General Atomics' MQ-25 situation is a hybrid of the two—they have a flying and proven version of the aircraft that their MQ-25 is based off of. But that aircraft is two iterations removed from the much heavier and beefier MQ-25 derivative and is in no way hardened for the harsh carrier operating environment. Beyond that, the company is only going to build an engine test mockup that will include the design's overhead air inlet. This will help eliminate risk for a number of critical aircraft components, but it's a far cry from producing an actual aircraft prototype.
It's worth noting that the MQ-25 tender does not require competitors to put forward a flying prototype, but the Navy is not prone to taking very high developmental risks with its tactical aircraft fleet. The more risk reduction work a contender has done the better they are likely to be off. This is especially true considering the longevity of the MQ-25 program may be somewhat in doubt and major cost and timetable overruns that occur after the contract is awarded could sink the program fully.
The fact that General Atomics isn't going to rollout an actual prototype is somewhat surprising to me, as during my interview with the company's project manager I got the impression that this was indeed the plan. Maybe things changed or maybe the engine test stand was deemed enough of a prototype going forward.
Cost is also likely to be a major factor when it comes to which of the three companies will get a shot at building four early development prototypes after being awarded the contract this summer. There is no denying that General Atomics has large scale series production of unmanned aircraft down.
The firm has built hundreds of Predator, Reaper, and Gray Eagle drones, as well as other derivatives of those designs, over the last couple decades. The same cannot be said for Boeing. And even though Lockheed has been very active clandestinely in the tactical unmanned aircraft space, and at least one of their unmanned platforms, the RQ-170 Sentinel, did enter into limited production, it doesn't compare to the scale of output that General Atomics has realized.
What General Atomics' team lacks for the MQ-25 competition is experience in naval aviation, but the company was able to lock down Boeing as a subcontractor to help them with just that if they win the Stingray contract. This was a genius move on behalf of General Atomics that once again alleviates risk and gives the Navy piece of mind that Boeing's long-running carrier-borne aviation experience will be injected into the MQ-25 whether they pick Boeing or General Atomics.
The Avenger is thought to cost around $15M per aircraft. The super-sized MQ-25, which will be a more complex, heavier, and hardier aircraft will certainly cost much more. Yet the fact that the company can deliver an aircraft like Avenger at that price is a good sign. We have no idea what an RQ-170 or any other flying-wing drones Lockheed has secretly developed have cost. Boeing's MQ-25 design is a total question mark in the cost department as well.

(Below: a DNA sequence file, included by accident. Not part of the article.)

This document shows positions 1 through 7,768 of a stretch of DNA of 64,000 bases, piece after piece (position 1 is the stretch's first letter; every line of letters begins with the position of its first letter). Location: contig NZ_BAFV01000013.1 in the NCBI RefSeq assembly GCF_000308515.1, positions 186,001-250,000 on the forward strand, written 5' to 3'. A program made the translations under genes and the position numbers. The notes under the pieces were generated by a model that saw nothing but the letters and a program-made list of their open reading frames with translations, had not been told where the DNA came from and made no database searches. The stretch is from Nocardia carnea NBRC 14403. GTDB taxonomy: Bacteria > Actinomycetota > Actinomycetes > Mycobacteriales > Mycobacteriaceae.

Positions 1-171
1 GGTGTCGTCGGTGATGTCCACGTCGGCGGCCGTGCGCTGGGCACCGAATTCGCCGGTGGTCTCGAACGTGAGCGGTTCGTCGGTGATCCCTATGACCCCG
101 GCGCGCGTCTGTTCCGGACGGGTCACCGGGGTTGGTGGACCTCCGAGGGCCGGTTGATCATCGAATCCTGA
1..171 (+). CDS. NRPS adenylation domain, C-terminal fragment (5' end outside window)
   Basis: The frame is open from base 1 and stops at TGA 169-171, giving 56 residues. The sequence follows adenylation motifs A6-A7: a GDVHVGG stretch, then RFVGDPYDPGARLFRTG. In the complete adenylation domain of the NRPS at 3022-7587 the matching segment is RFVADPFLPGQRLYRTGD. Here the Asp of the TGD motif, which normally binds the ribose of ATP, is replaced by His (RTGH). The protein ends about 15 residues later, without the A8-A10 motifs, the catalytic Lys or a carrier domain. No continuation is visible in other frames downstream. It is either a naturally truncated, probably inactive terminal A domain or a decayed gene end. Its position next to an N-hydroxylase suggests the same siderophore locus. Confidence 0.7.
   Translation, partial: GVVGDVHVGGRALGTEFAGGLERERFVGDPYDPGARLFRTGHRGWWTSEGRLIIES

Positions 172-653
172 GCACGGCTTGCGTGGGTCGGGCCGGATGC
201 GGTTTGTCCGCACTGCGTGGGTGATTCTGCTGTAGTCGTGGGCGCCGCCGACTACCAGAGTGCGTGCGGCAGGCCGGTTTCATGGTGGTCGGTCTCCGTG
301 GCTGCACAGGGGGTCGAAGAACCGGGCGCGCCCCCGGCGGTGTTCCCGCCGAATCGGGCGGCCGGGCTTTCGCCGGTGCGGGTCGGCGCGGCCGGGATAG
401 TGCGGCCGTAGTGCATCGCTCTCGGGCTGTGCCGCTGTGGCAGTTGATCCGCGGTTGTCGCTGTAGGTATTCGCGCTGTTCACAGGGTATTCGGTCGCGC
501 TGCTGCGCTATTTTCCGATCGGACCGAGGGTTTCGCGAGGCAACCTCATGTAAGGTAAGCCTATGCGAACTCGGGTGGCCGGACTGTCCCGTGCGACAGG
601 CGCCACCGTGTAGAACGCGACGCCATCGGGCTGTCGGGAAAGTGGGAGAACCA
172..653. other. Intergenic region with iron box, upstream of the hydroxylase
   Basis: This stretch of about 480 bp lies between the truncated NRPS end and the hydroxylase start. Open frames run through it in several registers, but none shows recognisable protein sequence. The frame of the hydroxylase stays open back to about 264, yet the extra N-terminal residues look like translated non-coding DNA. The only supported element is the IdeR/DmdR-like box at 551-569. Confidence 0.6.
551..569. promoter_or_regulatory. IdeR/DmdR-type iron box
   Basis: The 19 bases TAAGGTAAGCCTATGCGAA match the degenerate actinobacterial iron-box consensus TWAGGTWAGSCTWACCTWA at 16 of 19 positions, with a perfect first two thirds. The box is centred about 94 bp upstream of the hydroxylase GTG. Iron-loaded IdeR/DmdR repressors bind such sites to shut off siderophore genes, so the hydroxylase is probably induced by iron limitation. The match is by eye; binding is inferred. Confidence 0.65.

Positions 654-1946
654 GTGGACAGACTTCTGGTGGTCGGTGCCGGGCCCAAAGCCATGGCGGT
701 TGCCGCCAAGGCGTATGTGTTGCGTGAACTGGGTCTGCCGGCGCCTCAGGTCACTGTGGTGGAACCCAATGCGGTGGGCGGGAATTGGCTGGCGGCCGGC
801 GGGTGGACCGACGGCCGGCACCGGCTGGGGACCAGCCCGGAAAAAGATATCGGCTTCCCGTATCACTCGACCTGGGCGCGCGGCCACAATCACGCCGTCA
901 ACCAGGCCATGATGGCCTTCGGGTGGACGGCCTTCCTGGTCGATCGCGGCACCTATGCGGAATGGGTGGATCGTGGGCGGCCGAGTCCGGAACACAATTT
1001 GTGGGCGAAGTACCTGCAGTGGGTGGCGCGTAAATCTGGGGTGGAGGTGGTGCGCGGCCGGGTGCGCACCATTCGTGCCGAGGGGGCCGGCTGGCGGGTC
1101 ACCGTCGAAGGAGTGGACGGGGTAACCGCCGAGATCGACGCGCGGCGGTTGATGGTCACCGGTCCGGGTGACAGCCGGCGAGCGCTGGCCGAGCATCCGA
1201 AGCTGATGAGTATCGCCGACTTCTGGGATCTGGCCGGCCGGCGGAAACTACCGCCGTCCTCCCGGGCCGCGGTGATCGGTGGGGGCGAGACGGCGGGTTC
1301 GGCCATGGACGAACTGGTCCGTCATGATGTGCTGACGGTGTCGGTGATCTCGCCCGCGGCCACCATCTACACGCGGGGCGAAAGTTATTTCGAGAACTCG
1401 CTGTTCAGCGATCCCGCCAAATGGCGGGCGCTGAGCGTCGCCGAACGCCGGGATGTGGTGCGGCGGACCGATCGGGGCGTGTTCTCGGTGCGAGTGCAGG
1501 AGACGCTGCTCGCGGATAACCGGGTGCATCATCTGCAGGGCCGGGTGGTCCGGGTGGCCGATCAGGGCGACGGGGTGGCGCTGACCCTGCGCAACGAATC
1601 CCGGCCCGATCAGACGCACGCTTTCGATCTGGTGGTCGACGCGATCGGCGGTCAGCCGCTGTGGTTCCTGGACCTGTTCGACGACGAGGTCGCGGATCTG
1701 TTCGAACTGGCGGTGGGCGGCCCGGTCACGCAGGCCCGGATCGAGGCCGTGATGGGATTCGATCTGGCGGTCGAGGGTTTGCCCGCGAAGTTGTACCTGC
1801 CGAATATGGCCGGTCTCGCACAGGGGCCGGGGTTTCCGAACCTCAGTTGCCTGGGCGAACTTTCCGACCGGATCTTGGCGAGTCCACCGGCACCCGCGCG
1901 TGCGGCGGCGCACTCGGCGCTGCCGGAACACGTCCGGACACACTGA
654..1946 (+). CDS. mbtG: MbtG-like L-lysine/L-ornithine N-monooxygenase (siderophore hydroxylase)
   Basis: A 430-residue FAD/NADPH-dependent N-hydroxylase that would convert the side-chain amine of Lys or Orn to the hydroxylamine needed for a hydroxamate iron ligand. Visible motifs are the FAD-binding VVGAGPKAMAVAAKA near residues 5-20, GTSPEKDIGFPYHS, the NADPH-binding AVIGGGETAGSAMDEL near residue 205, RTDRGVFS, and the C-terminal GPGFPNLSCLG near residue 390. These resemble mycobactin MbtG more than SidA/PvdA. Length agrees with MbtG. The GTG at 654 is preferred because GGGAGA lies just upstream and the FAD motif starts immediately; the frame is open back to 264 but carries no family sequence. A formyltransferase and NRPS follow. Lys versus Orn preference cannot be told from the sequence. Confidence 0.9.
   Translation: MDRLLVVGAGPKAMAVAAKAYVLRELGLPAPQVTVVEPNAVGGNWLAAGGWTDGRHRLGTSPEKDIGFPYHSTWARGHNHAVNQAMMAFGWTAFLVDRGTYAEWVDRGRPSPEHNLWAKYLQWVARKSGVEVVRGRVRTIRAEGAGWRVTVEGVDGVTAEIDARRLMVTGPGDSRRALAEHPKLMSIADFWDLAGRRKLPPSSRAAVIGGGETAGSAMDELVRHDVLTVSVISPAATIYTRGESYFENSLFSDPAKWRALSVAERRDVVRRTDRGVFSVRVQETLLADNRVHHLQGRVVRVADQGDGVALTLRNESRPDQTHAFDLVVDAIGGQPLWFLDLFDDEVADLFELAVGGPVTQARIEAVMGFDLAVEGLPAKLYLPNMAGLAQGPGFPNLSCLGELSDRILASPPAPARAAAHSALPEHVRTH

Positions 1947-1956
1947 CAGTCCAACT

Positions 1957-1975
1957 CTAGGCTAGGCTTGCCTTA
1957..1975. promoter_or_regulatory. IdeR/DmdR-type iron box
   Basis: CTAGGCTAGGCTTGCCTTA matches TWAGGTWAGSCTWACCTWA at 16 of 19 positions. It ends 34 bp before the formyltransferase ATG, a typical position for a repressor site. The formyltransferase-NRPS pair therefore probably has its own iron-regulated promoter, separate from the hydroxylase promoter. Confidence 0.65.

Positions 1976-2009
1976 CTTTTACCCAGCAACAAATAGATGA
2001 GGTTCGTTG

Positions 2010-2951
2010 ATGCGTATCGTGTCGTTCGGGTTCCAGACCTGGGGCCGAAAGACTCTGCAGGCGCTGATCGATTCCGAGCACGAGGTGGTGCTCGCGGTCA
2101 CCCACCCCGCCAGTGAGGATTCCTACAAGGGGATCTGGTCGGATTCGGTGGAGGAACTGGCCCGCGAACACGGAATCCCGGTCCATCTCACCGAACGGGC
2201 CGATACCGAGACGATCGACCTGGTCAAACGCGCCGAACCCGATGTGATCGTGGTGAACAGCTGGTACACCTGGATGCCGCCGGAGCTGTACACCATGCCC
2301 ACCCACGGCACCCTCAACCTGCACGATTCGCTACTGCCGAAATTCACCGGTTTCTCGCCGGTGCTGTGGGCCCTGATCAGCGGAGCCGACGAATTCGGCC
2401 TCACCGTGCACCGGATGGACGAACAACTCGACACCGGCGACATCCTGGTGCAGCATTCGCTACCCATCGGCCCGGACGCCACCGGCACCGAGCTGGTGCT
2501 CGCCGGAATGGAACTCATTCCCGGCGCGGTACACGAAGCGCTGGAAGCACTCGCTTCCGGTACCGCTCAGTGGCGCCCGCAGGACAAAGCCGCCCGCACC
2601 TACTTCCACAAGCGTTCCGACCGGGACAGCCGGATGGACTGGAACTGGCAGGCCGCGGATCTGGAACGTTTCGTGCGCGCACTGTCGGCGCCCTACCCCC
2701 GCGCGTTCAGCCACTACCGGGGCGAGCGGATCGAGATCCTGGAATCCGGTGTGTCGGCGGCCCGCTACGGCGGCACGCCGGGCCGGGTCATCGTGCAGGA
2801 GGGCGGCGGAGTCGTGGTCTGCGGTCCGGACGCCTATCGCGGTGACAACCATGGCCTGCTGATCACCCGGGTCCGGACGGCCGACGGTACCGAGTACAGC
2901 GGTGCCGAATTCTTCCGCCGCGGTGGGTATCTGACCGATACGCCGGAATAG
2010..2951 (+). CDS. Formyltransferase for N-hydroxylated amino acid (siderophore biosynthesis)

The renderings we have seen from both General Atomics and from Lockheed may put into question Boeing's prototype's ability to carry enough gas to meet the Navy's requirements. Since it was designed originally to meet the UCLASS requirements, it's possible that it doesn't meet the MQ-25 requirements fully. If that is the case it should be viewed as a technology demonstrator more than an actual prototype.
This could be why Boeing is potentially moving ahead with building another prototype that better reflects their final MQ-25 configuration. Even the aircraft's buried inlet—a fairly exotic and potentially troublesome low-observable feature—is worthless when it comes to meeting the MQ-25's fairly basic survivability requirements.
General Atomics is the little guy in the MQ-25 fight—everything is relative in the world of big defense right? They are going up against the two largest aerospace defense contractors in the United States, which may be intimidating but it could actually be a blessing, at least according to David Alexander, General Atomics Aeronautical Systems' President, who told James Drew the following:
“We are the rapid-capability company when you look at this competition, and being privately held is a big piece of that... Those big corporations can have deep pockets when they want to, but they don’t typically move quick, like we do. Our agility, to move quick and be focused, gives us a competitive edge.”
Now that all three competitors' cards are largely on the table, we will probably get better defined metrics for each proposal in the not so distant future, as well as individual claims of superiority over the competition. But clearly General Atomics has put forward a no-nonsense flying fuel truck that includes some serious risk reduction work, not to mention benefiting from years of flight experience from its inspiration, the Avenger.
Four years ago I wrote the following when detailing Avenger's merits and predicted that the Navy may find its straight forward and less risky design as attractive for the then still active UCLASS bid which was already being degraded by Navy officials:
"General Atomics' no-frills approach to the low observable, jet powered, unmanned combat air vehicle may actually help when it comes to the Navy's looming Unmanned Carrier Airborne Surveillance and Strike (UCLASS) bid. This program is the Navy's first attempt at integrating an operationally relevant advanced combat drone into its carriers' air wings.
Originally it was expected to require a deep penetrating, high subsonic, bat-winged, state of the art design, but now it seems more like its requirements were written based on the Avenger's sales brochure, with a greater focus on cost, surveillance, endurance, rudimentary capabilities like acting as an aerial tanker, and reliability than deep interdiction against an enemy with an advanced air defense network. Thus General Atomics' "Sea Avenger," an outgrowth design of the baseline Avenger airframe, which was the dark horse in the contest originally, may be poised to take the prize."
Now that the Navy's carrier-based drone program has been reduced to satisfy almost entirely the tanker mission, those words continue to ring eerily true.
Contact the author: Tyler@thedrive.com